ALBUM of the WEEK Joshua Redman, Come What May, Nonesuch
It has been quite a while since this Joshua Redman Quartet configuration has issued an album, some 20 years or so in fact since Redman last teamed up with Aaron Goldberg, Reuben Rogers and Gregory Hutchinson in the easy mainstream space that Redman has virtually made his own over the years.
Full of bittersweet elegiac melody this lands if you like right in the middle stylistically of where jazz is these days, neither smooth nor full of extravagant avant garde gesture. Redman brings with him nonetheless an encyclopedia of saxophone prowess and in some ways nothing really has changed since we were introduced to him back in the 1990s.
Full of original tunes there is plenty here for newcomers to jazz and old hands alike. For sure one thing that Redman never forgets is how to shape a melody and draw on his emotional side and with this band manages to underline his key approach so convincingly once again.
Photo: Arne Reimer
Larry Grenadier embarks on a solo flight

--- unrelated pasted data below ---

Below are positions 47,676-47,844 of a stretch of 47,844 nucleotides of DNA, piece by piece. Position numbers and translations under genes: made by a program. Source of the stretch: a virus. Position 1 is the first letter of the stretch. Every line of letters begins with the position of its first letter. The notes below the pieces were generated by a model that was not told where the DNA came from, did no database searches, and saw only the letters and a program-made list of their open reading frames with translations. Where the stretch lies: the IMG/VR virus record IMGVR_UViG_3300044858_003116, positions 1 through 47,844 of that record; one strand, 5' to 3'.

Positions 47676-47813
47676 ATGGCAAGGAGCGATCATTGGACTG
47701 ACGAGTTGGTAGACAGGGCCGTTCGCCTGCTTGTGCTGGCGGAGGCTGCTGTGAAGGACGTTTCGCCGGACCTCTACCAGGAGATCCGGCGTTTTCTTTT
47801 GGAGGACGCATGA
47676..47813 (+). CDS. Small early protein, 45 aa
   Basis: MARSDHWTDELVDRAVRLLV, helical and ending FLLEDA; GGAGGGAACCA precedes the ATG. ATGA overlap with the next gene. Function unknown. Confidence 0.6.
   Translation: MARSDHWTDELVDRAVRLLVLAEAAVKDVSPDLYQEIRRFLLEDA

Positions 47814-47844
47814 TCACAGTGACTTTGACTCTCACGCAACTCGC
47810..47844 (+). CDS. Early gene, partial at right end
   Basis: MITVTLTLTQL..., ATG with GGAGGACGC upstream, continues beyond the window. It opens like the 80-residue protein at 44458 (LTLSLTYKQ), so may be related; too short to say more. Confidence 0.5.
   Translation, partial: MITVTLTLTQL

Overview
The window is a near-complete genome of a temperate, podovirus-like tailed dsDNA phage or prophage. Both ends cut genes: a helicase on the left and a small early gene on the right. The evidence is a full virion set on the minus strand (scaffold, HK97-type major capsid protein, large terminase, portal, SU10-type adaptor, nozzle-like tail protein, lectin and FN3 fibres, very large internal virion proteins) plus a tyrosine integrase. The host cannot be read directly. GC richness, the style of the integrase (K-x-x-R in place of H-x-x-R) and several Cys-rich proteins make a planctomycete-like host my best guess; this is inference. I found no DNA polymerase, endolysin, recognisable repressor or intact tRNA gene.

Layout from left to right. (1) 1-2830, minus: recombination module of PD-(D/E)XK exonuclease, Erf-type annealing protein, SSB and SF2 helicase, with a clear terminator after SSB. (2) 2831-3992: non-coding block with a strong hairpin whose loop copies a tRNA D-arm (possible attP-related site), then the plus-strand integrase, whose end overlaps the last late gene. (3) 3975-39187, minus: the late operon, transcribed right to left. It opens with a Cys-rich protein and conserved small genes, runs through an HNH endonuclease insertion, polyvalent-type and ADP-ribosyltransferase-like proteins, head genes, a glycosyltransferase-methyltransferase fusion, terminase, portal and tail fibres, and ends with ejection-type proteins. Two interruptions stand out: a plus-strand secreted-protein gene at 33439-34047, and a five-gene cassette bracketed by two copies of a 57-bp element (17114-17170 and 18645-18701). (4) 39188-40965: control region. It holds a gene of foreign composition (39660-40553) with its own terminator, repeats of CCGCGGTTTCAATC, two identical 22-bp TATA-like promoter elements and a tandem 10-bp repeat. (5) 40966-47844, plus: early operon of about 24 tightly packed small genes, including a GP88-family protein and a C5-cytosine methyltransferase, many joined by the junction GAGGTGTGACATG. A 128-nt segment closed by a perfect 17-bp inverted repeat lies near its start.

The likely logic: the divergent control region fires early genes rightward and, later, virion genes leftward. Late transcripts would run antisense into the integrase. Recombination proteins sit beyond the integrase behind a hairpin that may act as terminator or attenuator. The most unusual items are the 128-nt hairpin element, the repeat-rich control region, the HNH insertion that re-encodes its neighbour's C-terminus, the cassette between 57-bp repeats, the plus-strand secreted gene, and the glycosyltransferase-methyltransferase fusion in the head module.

It is not onlyJeff Ballardfrom the Brad Mehldau trio who will be striking out again in 2019 as a leader. The famous piano trio’s Larry Grenadierwill also be highly visible with The Gleaners, which is set for a mid-February post-Valentine day’s digital release first, which happens to fall shortly after Grenadier’s 53rd birthday, followed by CD and vinyl formats a week later.
A Manfred Eicher-produced studio album to be released by ECM which was recorded in New York in late-2016 will be that rarity: a bass solo album an endeavour few bassists have ever successfully traversed before.
The only two marlbank can think of are Peter Kowald’s 1995 free-jazz classic Was Da Ist and probably a little closer in outlook Eberhard Weber’s beautiful Pendulum again from the 1990s.
Grenadier, who we think is one of the world’s best jazz bassists and here is our list to make sense of the terrain, was “inspired by Agnès Varda’s film The Gleaners and I” according to ECM, and the album includes his so far unnamed originals, a dedication to Oscar Pettiford who remains a strong influence on another of the world’s great bassists, Christian McBride, plus George Gershwin, John Coltrane, Paul Motian, Rebecca Martin and Wolfgang Muthspiel material. On the Grenadier website there is a little more elaboration, the site author noting the presence of “a pair of works written especially for Grenadier by guitarist, longtime friend and fellow ECM artist Wolfgang Muthspiel” and an instrumental interpretation of a song by his wife the singer-songwriter Rebecca Martin. (Further reading, on a Muthspiel tack: a review of a record that Grenadier appeared on memorably, Driftwood.) Larry Grenadier photo: Wikipedia